# Variable sized windows for moving average

Hi, I saw some libraries for moving averages (RollingFunctions.jl), but I did not find one with the option to make the window size variable.

My specific case would be a moving average over a “time series”, averaging the last x days.

something like this:

``````using DataFrames
using Statistics
using BenchmarkTools

LEN = 10^4 # 10^7

data = DataFrame(
timestamp=cumsum(rand(1:3,LEN)),
values = cumsum(rand(1:0.1:2,LEN))
);

coalesceNothing(x,default) = isnothing(x) ? default : x
getFirstIndex(x,days,i) = coalesceNothing(findfirst((days .+ x .- x[i]).>0),1)
@benchmark data.mean10 = [mean(data.values[i:-1:getFirstIndex(data.timestamp,10,i)]) for i in 1:LEN]

#BenchmarkTools.Trial: 194 samples with 1 evaluation.
# Range (min … max):  24.961 ms …  28.124 ms  ┊ GC (min … max): 0.00% … 0.00%
# Time  (median):     25.533 ms               ┊ GC (median):    0.00%
# Time  (mean ± σ):   25.886 ms ± 756.979 μs  ┊ GC (mean ± σ):  1.92% ± 2.37%
#
#    ▁▆█▆▆█   ▁▆▆                  ▃
#  ▇▇██████▄▆▄████▆▆▄▁▁▁▁▁▁▁▁▁▄▃▁▃▄█▃█▇▇▆▆█▇▄▃▁▄▆▇▇█▃▇▄▇▃▃▁▁▁▁▃ ▃
#  25 ms           Histogram: frequency by time         27.5 ms <
#
# Memory estimate: 55.97 MiB, allocs estimate: 78981.

# Version with reduced search space (did not help as I introduced new allocations)

getFirstIndex2(x,days,i) = i+1-coalesceNothing(findfirst([x[i] - xj >= days for xj in x[i-1:-1:1]]),i)
@benchmark data.mean10_2 = [mean(data.values[i:-1:getFirstIndex2(data.timestamp,10,i)]) for i in 1:LEN]

#BenchmarkTools.Trial: 114 samples with 1 evaluation.
# Range (min … max):  41.810 ms … 49.274 ms  ┊ GC (min … max): 4.48% … 7.84%
# Time  (median):     44.207 ms              ┊ GC (median):    5.90%
# Time  (mean ± σ):   44.215 ms ±  1.350 ms  ┊ GC (mean ± σ):  5.87% ± 0.68%
#
#          ▁ ▁  ▄ ▃     ▆▄▃█   ▆
#  ▄▁▄▇▆▆▆▄█▇█▆▇█▇█▇▁▄▆▇████▇▁▇█▆▁▇▄▆▄▄▆▄▆▆▁▁▁▆▄▁▁▁▄▁▁▁▁▁▄▁▁▁▄ ▄
#  41.8 ms         Histogram: frequency by time        48.3 ms <
#
# Memory estimate: 433.19 MiB, allocs estimate: 76932.

``````

Is there a nicer / faster way of doing this? When going to bigger datasets this does not scale very well.

Especially the index search on a sorted timestamp can be optimized, I think.

UPDATE: Benchmarks

I often use joins for this kind of operations – from FlexiJoins.jl. It’s a very general mechanism, potentially less efficient than fully optimized specialized implementations, but still performant and flexible:

``````julia> using FlexiJoins, StructArrays, DataPipes, IntervalSets, Statistics

julia> @p let
data
leftjoin((__, __), by_pred(x->x.timestamp-10..x.timestamp, ∋, :timestamp), groupby=1)
map((;_[1]..., mean10=mean(_[2].values)))
end
# 1.272 ms (98 allocs: 2.894 MiB)
``````
2 Likes

I think thing the grouping does not work with the newer DataFrames.

``````julia>  gdf = leftjoin((data2,data2), by_pred(x->(x.timestamp-10)..x.timestamp, ∋, :timestamp),groupby=1)
ERROR: ArgumentError: `DataFrame` constructor from a `Vector` of vectors requires passing :auto as a second argument to automatically generate column names: `DataFrame(vecs, :auto)`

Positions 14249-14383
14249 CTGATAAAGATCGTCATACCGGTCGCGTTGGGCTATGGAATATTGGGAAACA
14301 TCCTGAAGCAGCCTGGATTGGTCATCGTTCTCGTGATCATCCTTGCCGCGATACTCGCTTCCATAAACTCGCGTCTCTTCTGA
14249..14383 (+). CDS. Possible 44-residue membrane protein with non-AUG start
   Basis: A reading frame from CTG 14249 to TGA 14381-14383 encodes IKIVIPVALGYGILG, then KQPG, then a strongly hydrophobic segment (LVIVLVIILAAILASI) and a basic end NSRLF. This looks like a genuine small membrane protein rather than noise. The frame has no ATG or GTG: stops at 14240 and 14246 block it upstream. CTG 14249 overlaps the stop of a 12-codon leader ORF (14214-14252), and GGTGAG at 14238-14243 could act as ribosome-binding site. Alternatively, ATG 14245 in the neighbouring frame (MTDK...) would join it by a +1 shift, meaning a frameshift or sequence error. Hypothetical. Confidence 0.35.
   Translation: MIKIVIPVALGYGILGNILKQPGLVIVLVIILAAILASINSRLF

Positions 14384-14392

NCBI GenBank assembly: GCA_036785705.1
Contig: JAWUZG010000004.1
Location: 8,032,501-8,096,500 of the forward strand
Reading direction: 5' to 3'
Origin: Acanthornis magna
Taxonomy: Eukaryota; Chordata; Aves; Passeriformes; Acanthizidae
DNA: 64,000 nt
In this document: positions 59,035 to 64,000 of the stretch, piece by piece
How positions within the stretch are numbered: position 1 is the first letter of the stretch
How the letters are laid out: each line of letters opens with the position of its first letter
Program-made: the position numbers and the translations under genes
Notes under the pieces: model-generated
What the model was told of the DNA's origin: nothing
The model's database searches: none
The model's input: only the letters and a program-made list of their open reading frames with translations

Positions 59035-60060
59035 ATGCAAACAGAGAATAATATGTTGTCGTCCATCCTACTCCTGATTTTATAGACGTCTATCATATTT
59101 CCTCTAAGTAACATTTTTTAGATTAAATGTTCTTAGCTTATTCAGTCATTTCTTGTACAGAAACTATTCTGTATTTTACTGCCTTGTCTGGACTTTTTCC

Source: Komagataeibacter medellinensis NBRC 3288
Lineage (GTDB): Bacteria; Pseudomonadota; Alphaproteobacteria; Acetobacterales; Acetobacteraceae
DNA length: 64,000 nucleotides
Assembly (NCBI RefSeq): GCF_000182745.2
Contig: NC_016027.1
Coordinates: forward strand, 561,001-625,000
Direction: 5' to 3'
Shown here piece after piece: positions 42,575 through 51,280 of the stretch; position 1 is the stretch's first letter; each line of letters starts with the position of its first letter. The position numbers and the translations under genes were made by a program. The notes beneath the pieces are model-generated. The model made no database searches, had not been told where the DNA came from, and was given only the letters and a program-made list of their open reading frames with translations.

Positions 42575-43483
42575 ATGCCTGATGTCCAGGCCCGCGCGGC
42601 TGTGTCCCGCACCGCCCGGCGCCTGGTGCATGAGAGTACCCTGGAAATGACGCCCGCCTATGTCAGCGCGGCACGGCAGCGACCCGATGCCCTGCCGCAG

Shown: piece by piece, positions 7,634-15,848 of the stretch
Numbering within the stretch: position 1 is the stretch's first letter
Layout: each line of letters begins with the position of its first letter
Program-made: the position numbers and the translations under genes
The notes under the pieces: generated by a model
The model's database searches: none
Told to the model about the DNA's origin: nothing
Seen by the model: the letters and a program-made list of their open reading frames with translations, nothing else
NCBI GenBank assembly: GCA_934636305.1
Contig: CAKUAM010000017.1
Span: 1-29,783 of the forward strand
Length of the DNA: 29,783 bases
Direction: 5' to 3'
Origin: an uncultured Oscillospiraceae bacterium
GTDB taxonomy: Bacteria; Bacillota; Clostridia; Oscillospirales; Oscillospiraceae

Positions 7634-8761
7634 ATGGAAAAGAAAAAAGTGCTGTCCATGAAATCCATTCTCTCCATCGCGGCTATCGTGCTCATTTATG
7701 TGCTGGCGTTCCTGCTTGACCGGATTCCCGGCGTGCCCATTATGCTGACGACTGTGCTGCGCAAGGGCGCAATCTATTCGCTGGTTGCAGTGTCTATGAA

Stacktrace:
``````

as a workaround I can use the groupby function from DataFrames.

``````julia> @benchmark data.mean10_3 = @p let
select(data,:timestamp,:values)
leftjoin((__, __), by_pred(x->Interval{:open,:closed}(x.timestamp-10,x.timestamp), ∋, :timestamp))
groupby(__,[:timestamp,:values])
combine(__,[:values_1]=>mean=>:mean)
__.mean
end
#BenchmarkTools.Trial: 1458 samples with 1 evaluation.
# Range (min … max):  2.762 ms … 18.380 ms  ┊ GC (min … max): 0.00% …  0.00%
# Time  (median):     3.033 ms              ┊ GC (median):    0.00%
# Time  (mean ± σ):   3.423 ms ±  1.089 ms  ┊ GC (mean ± σ):  7.82% ± 12.95%
#
#  ▃▇██▇▆▅▄▃▃▂▁                      ▁ ▁▁▁▁▁ ▁                ▁
#  ██████████████▇▇█▆▆▇▆▇█▆▆▄▆▅▁▁▇▄▄▄█████████▇▇▇█▆▇▇▄▄▆▅▁▄▄▅ █
#  2.76 ms      Histogram: log(frequency) by time     6.36 ms <
#
# Memory estimate: 8.96 MiB, allocs estimate: 53895.
``````

Yeah I don’t think it ever worked with dataframes… Overall, dataframes support in FlexiJoins.jl is pretty basic as I never really use them myself, preferring basic tables with Julian interface (vectors, structarrays). Feel free to make a PR adding grouping support for DFs!

The current df support was added because someone requested it and implementation turned out to be very simple – FlexiJoins.jl/ext/DataFramesExt.jl at master · JuliaAPlavin/FlexiJoins.jl · GitHub.

My guess is that one would have to replace

``````DataFrame(x isa base_eltype ? x : empty_row for x in xs)
``````

by

``````DataFrame([x isa base_eltype ? x : empty_row for x in xs],:auto)
``````

Example:

``````julia> a = [[1,2,3],[3,4,5]]
2-element Vector{Vector{Int64}}:
[1, 2, 3]
[3, 4, 5]

julia> DataFrame([x for x in a],:auto)
3×2 DataFrame
Row │ x1     x2
│ Int64  Int64
─────┼──────────────
1 │     1      3
2 │     2      4
3 │     3      5

julia> DataFrame([x for x in a])
ERROR: ArgumentError: `DataFrame` constructor from a `Vector` of vectors requires passing :auto as a second argument to automatically generate column names: `DataFrame(vecs, :auto)`
Stacktrace:
[1] DataFrame(vecs::Vector{Vector{Int64}})
@ DataFrames C:\Users\pusterhofer\.julia\packages\DataFrames\58MUJ\src\dataframe\dataframe.jl:405
[2] top-level scope
@ REPL[58]:1
``````

I’m not sure if the script does exactly what you ask, but… it does it quickly

from 100x to 600x Faster, but ...
``````julia> using DataFrames

julia> using Statistics

julia> using BenchmarkTools

julia> LEN = 10^4 # 10^7
10000

julia> data = DataFrame(
timestamp=cumsum(rand(1:3,LEN)),
values = cumsum(rand(1:0.1:2,LEN))
);

julia> coalesceNothing(x,default) = isnothing(x) ? default : x
coalesceNothing (generic function with 1 method)

julia> getFirstIndex(x,days,i) = coalesceNothing(findfirst((days .+ x .- x[i]).>0),1)
getFirstIndex (generic function with 1 method)

julia> function findls(t, ls, le)
for idx in ls:le
t[le]-t[idx]<10 && return idx
end
end
findls (generic function with 1 method)

julia> function windows(t,v,len,tr)
r=Vector{Float64}(undef,len)
ls=1
for i in 1:len
if t[i]-t[ls] >= tr
ls=findls(t, ls, i)
end
r[i] = mean(v[ls:i])
end
r
end
windows (generic function with 1 method)

julia> @benchmark data.mean10 = [mean(data.values[i:-1:getFirstIndex(data.timestamp,10,i)]) for i in 1:LEN]
BenchmarkTools.Trial: 97 samples with 1 evaluation.